Analytics 1.0 = Find underpriced assets
Analytics 1.1->1.9 = Keep frantically searching diminishing pool of underpriced assets
Analytics 2.0 = Improve the quality of your own assets
Most investors have no idea what they are good and bad at. They are stuck at Analytics 1.5. They need to evolve to Analytics 2.0.
The Current “Leading Edge”
Today, “quantitative” investing is the rage. Investment firms design computer programs that pick stocks based on algorithms that can overcome human’s neurological biases and generate better performance.
However, I am here to talk about the future, not the present. In the (likely near) future, the rage in investing will be analytics that can teach investors rather than teach computers. Black boxes may do well, but they have flaws. They can stop working (and inevitably will) and can lead to systemic contagion.
Rather than just trust the black box, investors will demand their portfolio managers be more hands on. This will lead to the development of training investors through quantitative assessment.
All investors have what I’ll call “leans”. Others might call them biases. Some are better at growth stocks, others at value. Some are more contrarian while others like to ride momentum. Some care only about the direction of fundamentals, while others think the macro environment is more important to getting individual stocks right.
The thing is, nobody knows if their individual leans create value. This is the great mystery of investing. It is very hard to attribute what styles actually make a portfolio manager money. It is it’s own black box.
Learning From Baseball
To use a baseball analogy, it is like if a pitcher leans on his fastball because he thinks it his best pitch, but the data says his curveball is actually more effective. It used to be most pitchers didn’t know which pitch was better for them. They just went on their intuition. Now, they have tools that show them what works and what doesn’t.
While “Moneyball” has become eponymous with analytics in sports due to the book and movie, the concepts identified by the Oakland A’s were really Sports Analytics 1.0: the focus was finding mispriced assets, such as players who walked a lot or were good defenders. This is analogous to what quant investors began as.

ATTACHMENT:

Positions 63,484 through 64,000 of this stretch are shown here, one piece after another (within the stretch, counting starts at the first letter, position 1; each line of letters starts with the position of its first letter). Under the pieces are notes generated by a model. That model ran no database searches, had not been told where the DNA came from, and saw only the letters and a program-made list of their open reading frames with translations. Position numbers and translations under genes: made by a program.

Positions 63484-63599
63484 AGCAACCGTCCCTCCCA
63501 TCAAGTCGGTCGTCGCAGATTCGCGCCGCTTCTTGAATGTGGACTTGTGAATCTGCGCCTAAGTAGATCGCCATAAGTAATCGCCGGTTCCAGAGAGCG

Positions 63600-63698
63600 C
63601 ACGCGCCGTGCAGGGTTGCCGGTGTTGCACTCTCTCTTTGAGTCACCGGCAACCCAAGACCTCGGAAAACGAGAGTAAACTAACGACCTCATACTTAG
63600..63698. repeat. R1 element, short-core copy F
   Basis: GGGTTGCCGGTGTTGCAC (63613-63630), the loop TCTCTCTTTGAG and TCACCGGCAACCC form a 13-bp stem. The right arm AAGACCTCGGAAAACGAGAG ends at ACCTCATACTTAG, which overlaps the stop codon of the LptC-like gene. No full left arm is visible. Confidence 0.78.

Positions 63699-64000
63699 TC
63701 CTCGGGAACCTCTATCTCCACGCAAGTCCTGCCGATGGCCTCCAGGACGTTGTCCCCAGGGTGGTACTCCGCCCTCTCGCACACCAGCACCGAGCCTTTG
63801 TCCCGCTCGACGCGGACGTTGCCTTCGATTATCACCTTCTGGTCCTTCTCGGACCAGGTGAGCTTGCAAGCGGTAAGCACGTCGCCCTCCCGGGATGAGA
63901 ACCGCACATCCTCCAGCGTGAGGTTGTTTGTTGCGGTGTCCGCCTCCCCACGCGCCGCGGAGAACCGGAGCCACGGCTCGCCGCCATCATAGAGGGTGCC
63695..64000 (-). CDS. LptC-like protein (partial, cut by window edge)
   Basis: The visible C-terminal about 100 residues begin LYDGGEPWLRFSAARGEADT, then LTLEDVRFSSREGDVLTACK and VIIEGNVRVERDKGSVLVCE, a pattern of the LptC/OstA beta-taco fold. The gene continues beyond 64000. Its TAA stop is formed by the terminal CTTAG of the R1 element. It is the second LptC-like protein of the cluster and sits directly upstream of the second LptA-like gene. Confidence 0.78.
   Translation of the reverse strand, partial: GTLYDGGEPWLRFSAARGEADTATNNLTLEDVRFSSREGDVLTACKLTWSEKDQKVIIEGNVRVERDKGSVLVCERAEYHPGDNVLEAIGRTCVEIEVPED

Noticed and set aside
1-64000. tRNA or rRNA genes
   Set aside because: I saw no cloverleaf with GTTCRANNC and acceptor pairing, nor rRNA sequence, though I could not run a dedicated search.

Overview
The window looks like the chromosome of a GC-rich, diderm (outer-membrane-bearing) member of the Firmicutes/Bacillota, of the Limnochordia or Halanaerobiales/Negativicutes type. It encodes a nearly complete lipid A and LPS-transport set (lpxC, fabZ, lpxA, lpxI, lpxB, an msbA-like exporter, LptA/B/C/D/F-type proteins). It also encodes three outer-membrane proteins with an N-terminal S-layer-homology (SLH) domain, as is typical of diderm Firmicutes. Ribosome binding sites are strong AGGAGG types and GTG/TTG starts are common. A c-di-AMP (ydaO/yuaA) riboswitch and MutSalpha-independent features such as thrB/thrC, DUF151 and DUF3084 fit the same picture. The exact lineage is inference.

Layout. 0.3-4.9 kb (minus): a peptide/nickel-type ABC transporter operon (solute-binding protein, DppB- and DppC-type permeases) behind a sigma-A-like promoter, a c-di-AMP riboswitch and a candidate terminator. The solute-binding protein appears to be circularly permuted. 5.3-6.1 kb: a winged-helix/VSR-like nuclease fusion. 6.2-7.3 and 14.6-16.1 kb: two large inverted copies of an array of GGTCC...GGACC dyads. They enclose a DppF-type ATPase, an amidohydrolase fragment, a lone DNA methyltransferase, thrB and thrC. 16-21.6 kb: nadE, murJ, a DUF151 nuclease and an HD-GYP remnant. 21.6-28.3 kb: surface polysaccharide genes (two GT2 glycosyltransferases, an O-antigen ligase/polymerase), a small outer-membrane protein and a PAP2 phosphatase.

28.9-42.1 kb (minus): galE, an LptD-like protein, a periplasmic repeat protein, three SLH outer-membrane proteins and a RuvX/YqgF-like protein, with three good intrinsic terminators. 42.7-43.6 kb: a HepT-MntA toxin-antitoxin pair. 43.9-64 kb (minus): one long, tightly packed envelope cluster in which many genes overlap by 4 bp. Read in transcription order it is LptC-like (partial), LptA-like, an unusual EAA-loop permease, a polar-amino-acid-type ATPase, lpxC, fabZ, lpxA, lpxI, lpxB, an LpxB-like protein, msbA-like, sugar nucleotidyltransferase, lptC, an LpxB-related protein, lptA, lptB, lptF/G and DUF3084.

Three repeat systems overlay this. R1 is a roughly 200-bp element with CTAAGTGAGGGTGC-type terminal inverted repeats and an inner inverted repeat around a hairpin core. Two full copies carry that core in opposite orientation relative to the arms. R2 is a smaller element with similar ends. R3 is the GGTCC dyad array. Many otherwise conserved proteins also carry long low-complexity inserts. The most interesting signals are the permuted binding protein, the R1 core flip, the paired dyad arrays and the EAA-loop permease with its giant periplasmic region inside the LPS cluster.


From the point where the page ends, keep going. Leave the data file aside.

This process evolved into more and more complex ways of identifying mispriced players, whether it be WAR (wins above replacement) or FIP (field independent pitching) or BABIP (batting average on balls in play). Again, this resembles the evolution of quant into more and more complex algorithms to find better trades. Call this Moneyball 1.5 (M1.5).
Moneyball 2.0: Changing the Focus
The problem with a strategy focused on finding underpriced assets is eventually others catch up to you and you lose your edge. You then end up at M1.5 where you have to spend more and more money and intellectual resources to find the next edge first and monetize it before it too disappears. There is no sustainable advantage.
Smart franchises (particularly the Houston Astros) realized there was a better approach: stop looking for undervalued assets and try to improve the assets they already had. This took a number of forms. Some teams have focused on improving a pitcher’s biomechanics to improve the “spin rate”. Others have, as mentioned above, worked to help a pitcher identify which of his pitches produce the best results and emphasize those more. The lesson is it’s more of a sustainable advantage to buy a fairly priced asset and increase it’s efficiency than to keep playing the game of hunting for underpriced assets with diminishing returns.
A new book covers these ideas for those who want to learn more. It’s called “The MVP Machine: How Baseball’s New Nonconformists Are Using Data to Build Better Players”. You can find an excerpt here or the whole thing on Amazon (no, I’m not getting a cut if you click, I haven’t even bought the book myself yet, but the excerpt is recommended).
I thought this was a great quote (from one of the Astros’ executives) describing the problem with the classic approach.
“When I came there and saw our player-development goals…It was stuff like, ‘Improve your command.’ How’s a pitcher supposed to go into the off-season and improve his command? He needs a drill. He needs to know how to measure if he’s getting better.”Mike Fast, Houston Astros
“Improve your command” is the kind of thing a portfolio manager hears from a CIO when they’re struggling. “Stop trading so much” (or even “trade more”) or “make bigger bets” or “be more aggressive” or “don’t follow the crowd“. They’re all general statements without any suggestions on how to actually do them.
What portfolio managers need is analytics that show them where they make money and where they lose money. This exists a little bit with factor investing (“you own too much momentum”) but that’s just scratching the surface.
Really useful measurements would explain if you make or lose money when you put on certain types of trades. For example, do you do better calling sector moves or ranking stocks within your sector? Are you good at trading events? Do you use technicals well? Do you put too much or too little emphasis on valuation? Do you tend to catch falling knives too early? Do you get spooked out of good ideas because of a bad data point? There is so much to look at!
This may sound hard and, to some extent, it is. When I’ve suggested it in the past, that was always the answer I got. Too hard. Too expensive. But if it even added 5bp of performance, it would easily pay for itself. Baseball teams have much smaller budgets than hedge funds, yet they have found the money.
The issue isn’t cost. It’s resistance to change. But if you want to build an investment organization with a sustainable advantage, you need to invest in tools like this. Sustained outperformance doesn’t come from doing what everyone else does. It comes from being early to identify change.